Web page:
• 2
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    Dear Shyamon Jayasinghe –

    “Evangelical Christians, evangelical Islamists and misguided Buddhists are doing incalculable damage to patients by encouraging the latter to resort to prayer or worship in place of seeking the help of evidenced-base medicine to find a cure or a relief.”

    A good write up, but there is a little bit more to the faith based cures.

    Is God a micro-manager, or a macro-manager? Those who believe in Faith Healing believe God is a micro-manager, and by prayer can get things done. For others, God is neither a macro or micro manager.

    If it a bacterial infection or a viral infection, antibiotics and antivirals for the particular ailment are quite effective. Giving antibiotics for a viral infection will not cure the viral problem. However, we say prayer and Bodhi pooja fall into the same category.

    How did people get cured before the antibiotics and antivirals? Some used pant based medicines like Ayurveda and other treatments.

    One thing that is missing is the Human Immune System. It is very versatile, and some cases can initiate an attack and cause a cure. Some claim that the prayer and other Spiritual activities strengthen the immune system and causes the cures. Unless a double bind experiment is done with measuring minute changes in the immune system activity with prayer , that cannot be proved.

    The faithful, want’s to believe, it was the prayer.

    The scientists and rationalist wants to say it was the medicine or drug.

    However, the overwhelming evidence is in favor of the scientific explanation.

    After all, the Earth Rotates on its own axis and goes around the Sun, despite the claims of Joshua in the Bible.

    Revelation Vs. Reason and observation.

    Neil DeGrasse Tyson – The Islamic Golden Age: Naming Rights

    https://www.youtube.com/watch?v=fDAT98eEN5Q

    Published on Mar 18, 2012

    Neil deGrasse Tyson, an American astrophysicist and Director of the Hayden Planetarium, discusses how Islamic scholars contributed to the Islamic Golden Age and how over time independent reasoning (ijthad) lost out to modern institutionalised imitation (taqleed) present in the wider islamic society today.

    • 1
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      Amarasiri, You are probably closer to the truth. Our human body is able to defend itself against illness, and obviously it is the strength of the immune system that is at play. Research has shown that those who were born prior to the age of immunization for disease, are more resistant to disease than those born in the age of immunization. Obviously our immunity is now on the decline.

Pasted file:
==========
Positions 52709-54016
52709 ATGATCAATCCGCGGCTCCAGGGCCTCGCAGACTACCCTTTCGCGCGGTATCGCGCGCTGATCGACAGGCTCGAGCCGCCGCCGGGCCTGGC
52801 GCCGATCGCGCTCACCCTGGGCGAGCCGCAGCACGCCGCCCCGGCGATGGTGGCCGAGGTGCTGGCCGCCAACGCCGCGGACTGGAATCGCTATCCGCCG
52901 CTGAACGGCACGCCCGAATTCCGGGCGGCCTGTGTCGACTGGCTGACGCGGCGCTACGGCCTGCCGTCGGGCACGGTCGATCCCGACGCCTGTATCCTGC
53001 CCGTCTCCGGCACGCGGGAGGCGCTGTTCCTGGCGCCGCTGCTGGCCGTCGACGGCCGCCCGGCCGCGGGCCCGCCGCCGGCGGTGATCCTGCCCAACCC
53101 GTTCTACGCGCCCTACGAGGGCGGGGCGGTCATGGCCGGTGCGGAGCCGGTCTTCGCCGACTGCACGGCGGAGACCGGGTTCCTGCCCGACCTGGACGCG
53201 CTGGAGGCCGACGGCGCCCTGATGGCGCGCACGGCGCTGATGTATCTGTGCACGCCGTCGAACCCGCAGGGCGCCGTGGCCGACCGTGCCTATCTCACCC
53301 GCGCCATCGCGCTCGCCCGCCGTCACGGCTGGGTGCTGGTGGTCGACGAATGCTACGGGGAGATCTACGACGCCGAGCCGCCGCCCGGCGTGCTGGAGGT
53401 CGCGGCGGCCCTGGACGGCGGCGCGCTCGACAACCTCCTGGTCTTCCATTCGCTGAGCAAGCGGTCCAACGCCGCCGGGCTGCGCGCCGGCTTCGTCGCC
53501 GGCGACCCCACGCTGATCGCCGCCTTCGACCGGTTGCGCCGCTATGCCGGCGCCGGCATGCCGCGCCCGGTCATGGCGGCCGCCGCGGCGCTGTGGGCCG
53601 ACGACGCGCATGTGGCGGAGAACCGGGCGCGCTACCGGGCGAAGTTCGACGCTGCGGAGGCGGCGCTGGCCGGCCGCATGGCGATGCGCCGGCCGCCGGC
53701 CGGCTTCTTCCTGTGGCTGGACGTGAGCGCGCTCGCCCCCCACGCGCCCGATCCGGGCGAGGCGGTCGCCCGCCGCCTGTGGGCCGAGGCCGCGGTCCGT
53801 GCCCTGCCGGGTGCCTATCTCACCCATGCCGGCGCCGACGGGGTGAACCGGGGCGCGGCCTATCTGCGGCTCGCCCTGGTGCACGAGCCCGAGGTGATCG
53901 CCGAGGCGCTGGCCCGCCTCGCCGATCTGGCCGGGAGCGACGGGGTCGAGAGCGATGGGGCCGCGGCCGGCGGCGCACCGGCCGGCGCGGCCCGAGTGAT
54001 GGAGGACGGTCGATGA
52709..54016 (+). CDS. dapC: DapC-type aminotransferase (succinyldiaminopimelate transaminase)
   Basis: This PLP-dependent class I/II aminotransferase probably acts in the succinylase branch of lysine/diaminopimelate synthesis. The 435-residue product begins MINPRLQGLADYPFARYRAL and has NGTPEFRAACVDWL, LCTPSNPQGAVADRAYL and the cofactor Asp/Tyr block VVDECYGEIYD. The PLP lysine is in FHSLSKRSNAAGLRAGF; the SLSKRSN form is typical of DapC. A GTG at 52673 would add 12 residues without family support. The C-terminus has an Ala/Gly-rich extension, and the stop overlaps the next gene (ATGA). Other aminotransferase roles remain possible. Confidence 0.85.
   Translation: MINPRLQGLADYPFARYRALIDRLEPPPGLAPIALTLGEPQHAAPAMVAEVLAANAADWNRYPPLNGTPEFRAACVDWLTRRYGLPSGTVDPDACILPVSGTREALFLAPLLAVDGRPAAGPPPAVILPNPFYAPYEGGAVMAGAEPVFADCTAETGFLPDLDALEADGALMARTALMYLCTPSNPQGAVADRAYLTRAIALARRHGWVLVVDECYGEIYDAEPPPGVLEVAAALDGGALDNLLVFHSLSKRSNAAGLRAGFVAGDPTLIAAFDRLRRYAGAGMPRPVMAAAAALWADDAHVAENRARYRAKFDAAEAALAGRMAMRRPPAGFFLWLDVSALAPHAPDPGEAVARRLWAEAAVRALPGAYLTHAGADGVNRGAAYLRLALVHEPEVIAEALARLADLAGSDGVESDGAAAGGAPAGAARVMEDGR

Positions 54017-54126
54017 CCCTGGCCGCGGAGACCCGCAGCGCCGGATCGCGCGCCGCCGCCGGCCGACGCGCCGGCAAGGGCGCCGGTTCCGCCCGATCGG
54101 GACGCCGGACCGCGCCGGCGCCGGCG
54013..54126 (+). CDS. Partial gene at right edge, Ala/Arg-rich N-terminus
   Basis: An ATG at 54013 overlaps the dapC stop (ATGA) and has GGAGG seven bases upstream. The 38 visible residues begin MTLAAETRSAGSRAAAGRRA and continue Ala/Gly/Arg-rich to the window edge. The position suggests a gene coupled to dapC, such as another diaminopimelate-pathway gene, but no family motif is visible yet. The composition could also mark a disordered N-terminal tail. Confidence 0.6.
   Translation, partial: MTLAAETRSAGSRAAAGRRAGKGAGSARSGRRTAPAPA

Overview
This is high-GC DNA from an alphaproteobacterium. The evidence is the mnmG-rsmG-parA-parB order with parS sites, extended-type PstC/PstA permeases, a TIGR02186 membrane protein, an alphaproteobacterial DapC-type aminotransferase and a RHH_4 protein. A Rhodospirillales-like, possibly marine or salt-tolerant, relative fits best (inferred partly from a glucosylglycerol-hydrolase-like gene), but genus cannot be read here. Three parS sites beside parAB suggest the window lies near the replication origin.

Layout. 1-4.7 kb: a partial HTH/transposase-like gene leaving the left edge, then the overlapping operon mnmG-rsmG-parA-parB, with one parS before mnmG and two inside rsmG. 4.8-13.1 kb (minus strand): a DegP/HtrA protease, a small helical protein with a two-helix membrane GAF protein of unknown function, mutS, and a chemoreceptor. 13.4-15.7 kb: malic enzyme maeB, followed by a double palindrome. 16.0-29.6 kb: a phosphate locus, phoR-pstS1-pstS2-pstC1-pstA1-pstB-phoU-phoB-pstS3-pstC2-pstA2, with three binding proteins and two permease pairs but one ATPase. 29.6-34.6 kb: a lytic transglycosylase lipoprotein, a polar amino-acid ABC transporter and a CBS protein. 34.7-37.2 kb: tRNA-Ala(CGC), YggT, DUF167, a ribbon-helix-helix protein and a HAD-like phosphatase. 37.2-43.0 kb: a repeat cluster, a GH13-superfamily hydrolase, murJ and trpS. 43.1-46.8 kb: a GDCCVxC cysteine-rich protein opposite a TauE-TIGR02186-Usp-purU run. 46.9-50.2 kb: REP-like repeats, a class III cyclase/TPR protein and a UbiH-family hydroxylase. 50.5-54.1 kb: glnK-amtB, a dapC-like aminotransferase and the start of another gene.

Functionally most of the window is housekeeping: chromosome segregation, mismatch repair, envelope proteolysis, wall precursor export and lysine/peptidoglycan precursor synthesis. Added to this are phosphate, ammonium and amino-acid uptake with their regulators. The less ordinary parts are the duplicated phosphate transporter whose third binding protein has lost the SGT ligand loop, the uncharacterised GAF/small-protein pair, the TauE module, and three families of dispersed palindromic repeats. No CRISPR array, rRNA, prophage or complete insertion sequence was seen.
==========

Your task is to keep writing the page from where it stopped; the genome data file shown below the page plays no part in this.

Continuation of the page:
In other words, we have the latent ability to cure ourselves.

      Perhaps we have the latent ability to cure others as well. Who knows, may be prayer and chanting brings out that latent power that lies within us. I have seen that during the Christian evangelical sessions, the pastor brings the congregation to a crescendo of sound and chant, making the people free themselves of inhibitions and opening their minds (or hearts) to belief/faith. They experience a release from self consciousness and their physical actions and gestures commit them to the unknown in absolute trust. This is probably one way to obtain a cure.

      I have personally experienced one supernatural event, and even though I have no belief in a creator God or Gods, let us keep our minds open. There are many non religious people too who cure by touch.

      Have you also experienced that when you have a problem with your car, it starts working well the moment the mechanic opens the bonnet? Sometimes a mere visit to the doctor cures one even without treatment!

  • 1
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    Chanting, pouring of water are all aimed at purification of mind and pirith noola is a constant reminder of such thoughts. Buddhism does not advocate irrational words, thoughts or deeds. One can not blame the teacher for some who misunderstood the teaching.

  • 1
    0

    God is a stupid and faulty being indeed. Think about it.

    The best he could create was the human being.

  • 1
    0